Friday, March 08, 2013
Rand Paul's Personal Account Of His Filibuster
Yes, this was definitely the beginning of something new. Rand Paul's 13 hour filibuster got the Obama Administration to commit to a 180 turn on their drone policy.
Pre-filibuster, Attorney General Eric Holder was playing coy and saying he thought President Obama probably did have legal authority to order a drone strike against an American citizen within our borders without due process. The next day, Holder and President Obama were forced to reverse themselves and issue a firm "no' on the matter.
The criticism of Senator Paul and those who helped him during the filibuster by the likes of GOP Senators John McCain and Lindsay Graham isn't unexpected in the least. Among other things, they were probably angry because he took the spotlight off them.
Their dinner with President Obama, in a public restaurant with a twenty car motorcade and ample media attention was supposed to be a major photo-op and news story. Here were a bunch of Republicans eating with the president, getting things done, by gosh! All's well!
And then this freshman Senator from Kentucky had to embarrass them, play hero and capture the attention of America and the media. How dare he do that!
Senator Rand Paul wrote an Op-Ed in today's Washington Post giving his account of what happened. It's definitely an illuminating read. Here's a slice:
If I had planned to speak for 13 hours when I took the Senate floor Wednesday, I would’ve worn more comfortable shoes. I started my filibuster with the words, “I rise today to begin to filibuster John Brennan’s nomination for the CIA. I will speak until I can no longer speak” — and I meant it.
I wanted to sound an alarm bell from coast to coast. I wanted everybody to know that our Constitution is precious and that no American should be killed by a drone without first being charged with a crime. As Americans, we have fought long and hard for the Bill of Rights. The idea that no person shall be held without due process, and that no person shall be held for a capital offense without being indicted, is a founding American principle and a basic right.
My official starting time was 11:47 a.m. on Wednesday, March 6, 2013.
I had a large binder of materials to help me get through my points, but although I sometimes read an op-ed or prepared remarks in between my thoughts, most of my filibuster was off the top of my head and straight from my heart. From 1 to 2 p.m., I barely looked at my notes. I wanted to make sure that I touched every point and fully explained why I was demanding more information from the White House.
Just before 3 p.m., Sens. Mike Lee (R-Utah) and Ted Cruz (R-Tex.) came to the Senate floor to help out. Under Senate rules, I could not yield the floor or my filibuster would end, and Majority Leader Harry Reid (D-Nev.) could have shut me down. The only way for me to continue and allow Sens. Lee and Cruz to speak was to yield the floor for questions.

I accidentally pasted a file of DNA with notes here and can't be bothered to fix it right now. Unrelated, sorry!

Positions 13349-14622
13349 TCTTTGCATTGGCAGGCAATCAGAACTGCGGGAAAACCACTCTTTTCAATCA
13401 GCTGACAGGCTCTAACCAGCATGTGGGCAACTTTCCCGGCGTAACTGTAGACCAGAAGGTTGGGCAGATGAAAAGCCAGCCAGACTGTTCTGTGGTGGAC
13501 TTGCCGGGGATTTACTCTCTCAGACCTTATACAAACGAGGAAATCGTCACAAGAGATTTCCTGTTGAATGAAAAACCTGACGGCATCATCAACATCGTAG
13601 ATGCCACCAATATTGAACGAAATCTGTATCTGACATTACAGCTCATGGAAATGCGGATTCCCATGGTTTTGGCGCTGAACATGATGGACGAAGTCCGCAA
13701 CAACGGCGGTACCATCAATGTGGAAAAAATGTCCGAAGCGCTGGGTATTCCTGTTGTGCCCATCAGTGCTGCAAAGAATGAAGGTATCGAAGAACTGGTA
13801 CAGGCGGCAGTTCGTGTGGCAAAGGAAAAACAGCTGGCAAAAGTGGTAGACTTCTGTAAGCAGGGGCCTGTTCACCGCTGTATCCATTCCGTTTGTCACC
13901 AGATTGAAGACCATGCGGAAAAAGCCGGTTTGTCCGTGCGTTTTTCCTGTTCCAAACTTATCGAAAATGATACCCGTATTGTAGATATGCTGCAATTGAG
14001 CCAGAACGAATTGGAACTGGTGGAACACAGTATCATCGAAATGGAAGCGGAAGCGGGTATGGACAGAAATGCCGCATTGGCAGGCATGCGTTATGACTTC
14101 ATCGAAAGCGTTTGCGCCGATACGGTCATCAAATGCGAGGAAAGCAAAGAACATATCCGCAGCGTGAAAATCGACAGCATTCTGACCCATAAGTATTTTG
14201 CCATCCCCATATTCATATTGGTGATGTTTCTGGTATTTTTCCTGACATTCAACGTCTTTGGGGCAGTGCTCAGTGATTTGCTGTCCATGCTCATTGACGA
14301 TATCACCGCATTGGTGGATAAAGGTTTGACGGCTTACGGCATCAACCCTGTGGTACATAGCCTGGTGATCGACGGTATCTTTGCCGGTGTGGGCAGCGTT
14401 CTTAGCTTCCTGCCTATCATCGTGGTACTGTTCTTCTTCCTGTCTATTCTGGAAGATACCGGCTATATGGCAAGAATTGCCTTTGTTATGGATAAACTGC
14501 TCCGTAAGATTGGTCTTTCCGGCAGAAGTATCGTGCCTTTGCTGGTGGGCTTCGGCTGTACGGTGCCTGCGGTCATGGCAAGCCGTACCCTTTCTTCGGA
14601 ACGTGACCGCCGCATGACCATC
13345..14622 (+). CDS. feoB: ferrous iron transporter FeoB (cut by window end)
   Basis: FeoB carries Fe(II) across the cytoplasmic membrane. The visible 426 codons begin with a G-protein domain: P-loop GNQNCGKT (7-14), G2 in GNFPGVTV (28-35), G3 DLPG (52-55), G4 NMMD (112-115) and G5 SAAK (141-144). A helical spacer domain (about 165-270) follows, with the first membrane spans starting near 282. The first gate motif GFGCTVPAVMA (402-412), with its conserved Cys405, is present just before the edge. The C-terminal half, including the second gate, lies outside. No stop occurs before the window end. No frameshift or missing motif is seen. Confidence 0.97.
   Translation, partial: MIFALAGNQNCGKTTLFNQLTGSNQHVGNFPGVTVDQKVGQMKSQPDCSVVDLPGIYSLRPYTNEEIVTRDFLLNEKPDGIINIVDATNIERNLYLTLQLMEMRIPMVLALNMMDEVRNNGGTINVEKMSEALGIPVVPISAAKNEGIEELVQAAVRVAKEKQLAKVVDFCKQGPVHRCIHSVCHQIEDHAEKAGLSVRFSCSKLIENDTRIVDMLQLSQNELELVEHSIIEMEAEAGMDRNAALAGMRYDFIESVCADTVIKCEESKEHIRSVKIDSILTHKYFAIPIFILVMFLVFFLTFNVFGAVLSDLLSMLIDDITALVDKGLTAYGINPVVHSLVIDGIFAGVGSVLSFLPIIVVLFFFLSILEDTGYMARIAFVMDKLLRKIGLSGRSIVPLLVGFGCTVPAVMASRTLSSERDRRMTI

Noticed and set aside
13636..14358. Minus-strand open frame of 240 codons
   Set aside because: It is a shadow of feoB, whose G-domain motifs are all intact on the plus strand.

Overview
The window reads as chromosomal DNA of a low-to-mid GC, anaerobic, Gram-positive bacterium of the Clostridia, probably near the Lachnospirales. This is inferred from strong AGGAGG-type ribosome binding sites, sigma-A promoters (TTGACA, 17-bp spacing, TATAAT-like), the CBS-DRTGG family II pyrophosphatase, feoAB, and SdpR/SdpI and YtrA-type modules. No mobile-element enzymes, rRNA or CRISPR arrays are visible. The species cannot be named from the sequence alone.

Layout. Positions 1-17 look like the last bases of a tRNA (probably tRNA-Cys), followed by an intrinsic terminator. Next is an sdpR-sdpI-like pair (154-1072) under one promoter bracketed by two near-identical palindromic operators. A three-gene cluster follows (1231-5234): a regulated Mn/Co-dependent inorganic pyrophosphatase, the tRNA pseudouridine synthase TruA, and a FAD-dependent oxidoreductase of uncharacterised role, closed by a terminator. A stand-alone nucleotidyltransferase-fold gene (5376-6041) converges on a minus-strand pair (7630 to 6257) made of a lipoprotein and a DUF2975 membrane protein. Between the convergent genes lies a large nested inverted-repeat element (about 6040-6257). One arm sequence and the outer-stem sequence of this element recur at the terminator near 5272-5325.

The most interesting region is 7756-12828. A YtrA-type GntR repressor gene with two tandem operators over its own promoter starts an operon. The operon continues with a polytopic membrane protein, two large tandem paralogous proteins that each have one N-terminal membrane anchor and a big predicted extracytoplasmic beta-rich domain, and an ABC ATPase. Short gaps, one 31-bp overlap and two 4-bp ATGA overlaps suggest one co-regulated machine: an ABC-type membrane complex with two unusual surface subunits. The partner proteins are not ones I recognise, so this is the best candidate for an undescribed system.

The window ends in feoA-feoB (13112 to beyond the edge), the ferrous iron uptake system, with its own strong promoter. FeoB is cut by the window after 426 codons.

Their presence gave me strength and inspiration. Sen. Jerry Moran (R-Kan.) also arrived to help. Sen. Ron Wyden (Ore.), the only Democrat who came to my defense, explained how we have worked together to demand more information from the White House about the rules for drone strikes. At about 4:30 p.m., Sen. Marco Rubio (R-Fla.) joined. I was flagging for a while, but these senators kept me going.
Sen. Reid came to the Senate floor to ask me when I would be done so he could schedule a vote. But I wasn’t ready to yield. I felt I had a lot more explaining to do.
At about 6:30 p.m., something extraordinary happened. Sen. Mark Kirk (R-Ill.), who has been recovering from a stroke, came to the floor to give me something. I was not allowed to drink anything but water or eat anything but the candy left in our Senate desks. But he brought me an apple and a thermos full of tea — the same sustenance Jimmy Stewart brought to the Senate floor in the movie “Mr. Smith Goes to Washington.” That was a moment I will never forget. [...]
On Thursday, the Senate confirmed John Brennanas director of the CIA. But this debate isn’t over.
The Senate has the power to restrain the executive branch — and my filibuster was the beginning of the fight to restore a healthy balance of powers. The president still needs to definitively say that the United States will not kill American noncombatants. The Constitution’s Fifth Amendment applies to all Americans; there are no exceptions.
The outpouring of support for my filibuster has been overwhelming and heartening. My office has fielded thousands of calls. Millions have followed this debate on TV, Twitter and Facebook. On Thursday, the White House produced another letter explaining its position on drone strikes. But the administration took too long, and parsed too many words and phrases, to instill confidence in its willingness or ability to protect our liberty.
I hope my efforts help spur a national debate about the limits of executive power and the scope of every American’s natural right to be free. “Due process” is not just a phrase that can be ignored at the whim of the president; it is a right that belongs to every citizen in this great nation.
I believe the support I received this past week shows that Americans are looking for someone to really stand up and fight for them. And I’m prepared to do just that.
As I said, this is the beginning of something new. And it will be interesting to see where that goes.
"If there is no man, be that man." - Rabbi Hillel